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Thursday, August 4, 2011

"Confessions of a Bottler Feeder"

"Confessions of a Bottler Feeder" is one of THE best essays I've ever read on any topic about being a mother. Written by Andrea J. Buchanan, author of the book Mother Shock - Tales From the First Year and Beyond, Loving Every (Other) Minute of It, this essay is so honest I almost cringed at some of what she put out there on paper. In fact, as I was reading I wondered if she just wrote it and pressed send to her editor to be published in the book without reading it over for fear she'd change parts of it or sugarcoat other things she wanted to say. It was fantastic.

Buchanan starts this essay by saying she was the type of mom who was definitely going to breastfeed her child. There was no way formula or bottles or pumping would be in the picture. She did not even purchase bottles before bringing home her daughter from the hospital. Then it just didn't work as planned. Everything was different when it was reality. From the start in the hospital her daughter would not latch on (same thing as my son!). So she instantly had to provide formula. She writes about the guilt she felt in dealing with that choice that ended up not really being her choice (definitely similar to what I experienced in the hospital). She then continues writing that she came to the conclusion that formula is not the end of the world (sound familiar? Read one of my earlier posts about this exact topic under the heading of "formula?!").


What is the point anyway?
Buchanan recalls a story a friend told her when she was struggling with nursing her child. On page 113 the author wrote, "The point of it was that her pediatrician finally told her the objective was a healthy, happy family unit, not a dehydrated baby and a resentful, guilty mom."

The author questioned why people judge mothers who use bottles so much, even more so than judging people who yell at their kids or feed their kids McDonald's or smoke in front of their kids. There is less judgment and anger toward those mothers than the mothers simply offering a bottle to their child.

On page 115 Buchanan explains, "There seems to be a not-so-subtle hierarchy in the breast-feeding worldview, with the exclusively breast-feeding at the top, the half pumping/half-breast-feeding moms somewhere after that, the exclusive pumpers even farther down the line, and of course at the bottom, those lowly formula-feeders." I hate to admit this, but it appears to be true. It's sad to me that this is the case, especially as I am one of those in the second to last category of strictly pumping for a year.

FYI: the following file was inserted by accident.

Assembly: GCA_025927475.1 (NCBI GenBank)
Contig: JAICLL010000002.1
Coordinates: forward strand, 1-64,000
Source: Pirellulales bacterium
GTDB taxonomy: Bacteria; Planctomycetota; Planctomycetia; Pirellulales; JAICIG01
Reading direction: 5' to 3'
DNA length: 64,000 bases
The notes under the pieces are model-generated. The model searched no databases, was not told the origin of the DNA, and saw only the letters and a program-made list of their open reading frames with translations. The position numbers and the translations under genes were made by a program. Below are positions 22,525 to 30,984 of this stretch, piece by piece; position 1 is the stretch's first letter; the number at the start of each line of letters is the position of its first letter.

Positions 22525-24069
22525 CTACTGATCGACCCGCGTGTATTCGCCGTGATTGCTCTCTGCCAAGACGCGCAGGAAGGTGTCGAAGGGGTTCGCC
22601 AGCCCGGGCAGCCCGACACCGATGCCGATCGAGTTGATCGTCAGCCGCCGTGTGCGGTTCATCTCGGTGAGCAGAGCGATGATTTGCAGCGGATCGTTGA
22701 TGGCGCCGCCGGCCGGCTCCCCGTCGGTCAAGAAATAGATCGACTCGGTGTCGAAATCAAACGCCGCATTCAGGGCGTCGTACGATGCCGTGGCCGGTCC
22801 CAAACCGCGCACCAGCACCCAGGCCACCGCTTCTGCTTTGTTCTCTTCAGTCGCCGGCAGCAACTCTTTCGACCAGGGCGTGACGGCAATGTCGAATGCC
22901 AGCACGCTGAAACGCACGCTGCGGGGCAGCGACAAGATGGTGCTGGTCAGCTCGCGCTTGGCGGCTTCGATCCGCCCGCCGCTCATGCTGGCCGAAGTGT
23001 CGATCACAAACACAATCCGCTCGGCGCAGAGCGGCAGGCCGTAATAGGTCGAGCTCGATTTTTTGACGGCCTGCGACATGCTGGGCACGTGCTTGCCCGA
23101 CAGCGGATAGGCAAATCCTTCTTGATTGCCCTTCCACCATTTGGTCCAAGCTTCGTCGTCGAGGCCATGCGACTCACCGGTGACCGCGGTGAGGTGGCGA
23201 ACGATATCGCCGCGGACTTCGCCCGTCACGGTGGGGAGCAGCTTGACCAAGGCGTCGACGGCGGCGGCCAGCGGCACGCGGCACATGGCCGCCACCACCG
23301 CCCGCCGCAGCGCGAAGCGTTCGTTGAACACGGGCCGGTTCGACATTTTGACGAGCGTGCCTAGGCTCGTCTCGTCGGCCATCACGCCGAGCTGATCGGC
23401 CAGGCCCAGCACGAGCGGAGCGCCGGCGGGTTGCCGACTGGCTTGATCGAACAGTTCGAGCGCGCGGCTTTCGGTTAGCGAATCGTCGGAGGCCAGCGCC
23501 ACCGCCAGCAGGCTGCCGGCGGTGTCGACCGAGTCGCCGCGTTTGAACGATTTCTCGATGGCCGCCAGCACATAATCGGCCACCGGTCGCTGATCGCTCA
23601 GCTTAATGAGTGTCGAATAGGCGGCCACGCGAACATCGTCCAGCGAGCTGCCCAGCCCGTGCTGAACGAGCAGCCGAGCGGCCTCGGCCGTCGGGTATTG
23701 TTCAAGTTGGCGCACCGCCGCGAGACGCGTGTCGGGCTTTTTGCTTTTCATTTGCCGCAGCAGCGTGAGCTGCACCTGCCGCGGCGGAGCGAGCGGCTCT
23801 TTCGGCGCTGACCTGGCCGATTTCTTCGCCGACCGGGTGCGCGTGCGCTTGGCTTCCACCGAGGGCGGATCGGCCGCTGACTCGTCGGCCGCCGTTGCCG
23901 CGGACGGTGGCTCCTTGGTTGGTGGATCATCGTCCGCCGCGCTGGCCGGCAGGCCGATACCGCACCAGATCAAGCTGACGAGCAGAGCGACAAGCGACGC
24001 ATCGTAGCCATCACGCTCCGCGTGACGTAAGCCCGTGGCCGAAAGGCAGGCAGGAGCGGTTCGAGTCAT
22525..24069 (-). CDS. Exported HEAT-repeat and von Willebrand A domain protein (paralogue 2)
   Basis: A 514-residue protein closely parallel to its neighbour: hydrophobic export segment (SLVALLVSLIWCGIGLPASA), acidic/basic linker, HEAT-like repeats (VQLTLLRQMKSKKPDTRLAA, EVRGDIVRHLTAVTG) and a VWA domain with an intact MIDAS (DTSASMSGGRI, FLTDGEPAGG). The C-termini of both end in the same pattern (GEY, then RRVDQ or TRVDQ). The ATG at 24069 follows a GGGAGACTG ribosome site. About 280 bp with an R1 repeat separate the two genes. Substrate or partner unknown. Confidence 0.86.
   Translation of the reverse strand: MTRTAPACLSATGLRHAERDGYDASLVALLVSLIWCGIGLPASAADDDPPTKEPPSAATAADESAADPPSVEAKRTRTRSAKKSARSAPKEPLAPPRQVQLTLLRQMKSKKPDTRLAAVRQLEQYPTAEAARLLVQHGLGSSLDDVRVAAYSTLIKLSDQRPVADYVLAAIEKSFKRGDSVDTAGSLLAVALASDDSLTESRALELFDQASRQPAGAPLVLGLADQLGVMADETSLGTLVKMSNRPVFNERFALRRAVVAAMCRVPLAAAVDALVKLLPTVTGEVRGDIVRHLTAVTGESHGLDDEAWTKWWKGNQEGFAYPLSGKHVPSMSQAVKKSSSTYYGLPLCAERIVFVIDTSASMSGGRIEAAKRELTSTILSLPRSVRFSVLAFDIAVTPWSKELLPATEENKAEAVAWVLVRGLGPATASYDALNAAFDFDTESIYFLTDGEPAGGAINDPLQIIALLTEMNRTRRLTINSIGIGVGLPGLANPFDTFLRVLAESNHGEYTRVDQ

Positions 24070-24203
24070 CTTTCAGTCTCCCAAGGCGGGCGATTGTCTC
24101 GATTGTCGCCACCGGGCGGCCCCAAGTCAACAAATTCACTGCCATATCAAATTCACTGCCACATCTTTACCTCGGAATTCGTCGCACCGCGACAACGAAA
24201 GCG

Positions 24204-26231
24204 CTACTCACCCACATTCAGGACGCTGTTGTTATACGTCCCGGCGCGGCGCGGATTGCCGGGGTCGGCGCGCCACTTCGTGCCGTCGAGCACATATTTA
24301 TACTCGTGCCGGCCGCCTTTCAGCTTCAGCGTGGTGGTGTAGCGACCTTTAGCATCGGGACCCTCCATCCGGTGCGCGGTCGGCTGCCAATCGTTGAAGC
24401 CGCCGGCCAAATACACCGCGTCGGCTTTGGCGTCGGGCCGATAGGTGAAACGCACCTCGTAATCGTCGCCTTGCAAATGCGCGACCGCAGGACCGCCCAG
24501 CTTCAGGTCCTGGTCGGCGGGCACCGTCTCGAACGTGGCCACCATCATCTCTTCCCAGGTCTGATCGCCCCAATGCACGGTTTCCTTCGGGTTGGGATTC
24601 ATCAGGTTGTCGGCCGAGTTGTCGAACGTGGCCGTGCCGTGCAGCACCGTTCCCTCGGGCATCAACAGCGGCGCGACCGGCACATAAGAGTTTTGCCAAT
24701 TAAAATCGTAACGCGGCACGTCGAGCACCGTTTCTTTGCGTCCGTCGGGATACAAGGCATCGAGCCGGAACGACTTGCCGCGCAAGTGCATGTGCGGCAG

She goes on to question if mothers who breastfeed for six months are better than those who do it for four months, and wonders what is the point of all of this judgment?

On page 115, "What I'm interested in is the middle ground - somewhere between the stereotypes, between the family-bed/homeschool/cloth-diaper militancy of the avid breast-feeders and the ignorance of the uninformed bottle feeder must be a place where women can choose to fortify their babies without their particular method determining their fitness as a mother." She's pretty straight-forward with her opinions, and I happen to agree with them on this subject matter.

No judging, please
I am not a bad mom because breastfeeding did not work for us beyond the first week in the hospital.
I am a good mom for pumping for a year, but I'd have been a good mom had I never attached a pump to my body either.
Moms who breastfeed are not better than me, and because I pumped I was not better than my friends who tried pumping and stopped after a month.
I don't like the judgment.
I think it's unfair, and that people should be allowed to feed their kids however they want to.
I believe that bottles, formula or breastmilk, pumping or otherwise - will NOT matter in a year and definitely will not matter in twenty years when my kid has a college degree.

Buchanan wrote on page 116, "We all want to provide the absolute best life for our child, but the fact is that so much more than breast-feeding determines the quality of life. Say you breast-feed. Say you breast-feed for a year, even for two years. What then? Won't your child still have to face the world, go to school, grow up, become a teenager, get his or her heart broken, be rejected by or accepted to the college she aspires to attend, have a career and a life that may or may not bring him happiness or dissatisfaction? Won't the world intervene anyway?" She continues writing that she's not advocating to just succumb to the evils in the world, but that the point is formula is not the end of the world.

I will admit here though that when I was pumping milk and would be in public or even at a family party feeding my child my pumped breastmilk into a bottle, I felt people looking at me weird. I did feel instinctively - and even succumbed to saying it out loud a few times - that I needed to tell people what was inside my baby's bottle, to point out that no way was it formula. I feel ashamed to have felt that way. I feel angry at whoever or whatever made me feel that way. Because the point is it doesn't matter. There were times in the beginning and in the end when I supplemented with formula. My child is smart. He is going to do just fine in school. We are certainly bonded to each other. I agree with Buchanan. Formula is not the end of the world.

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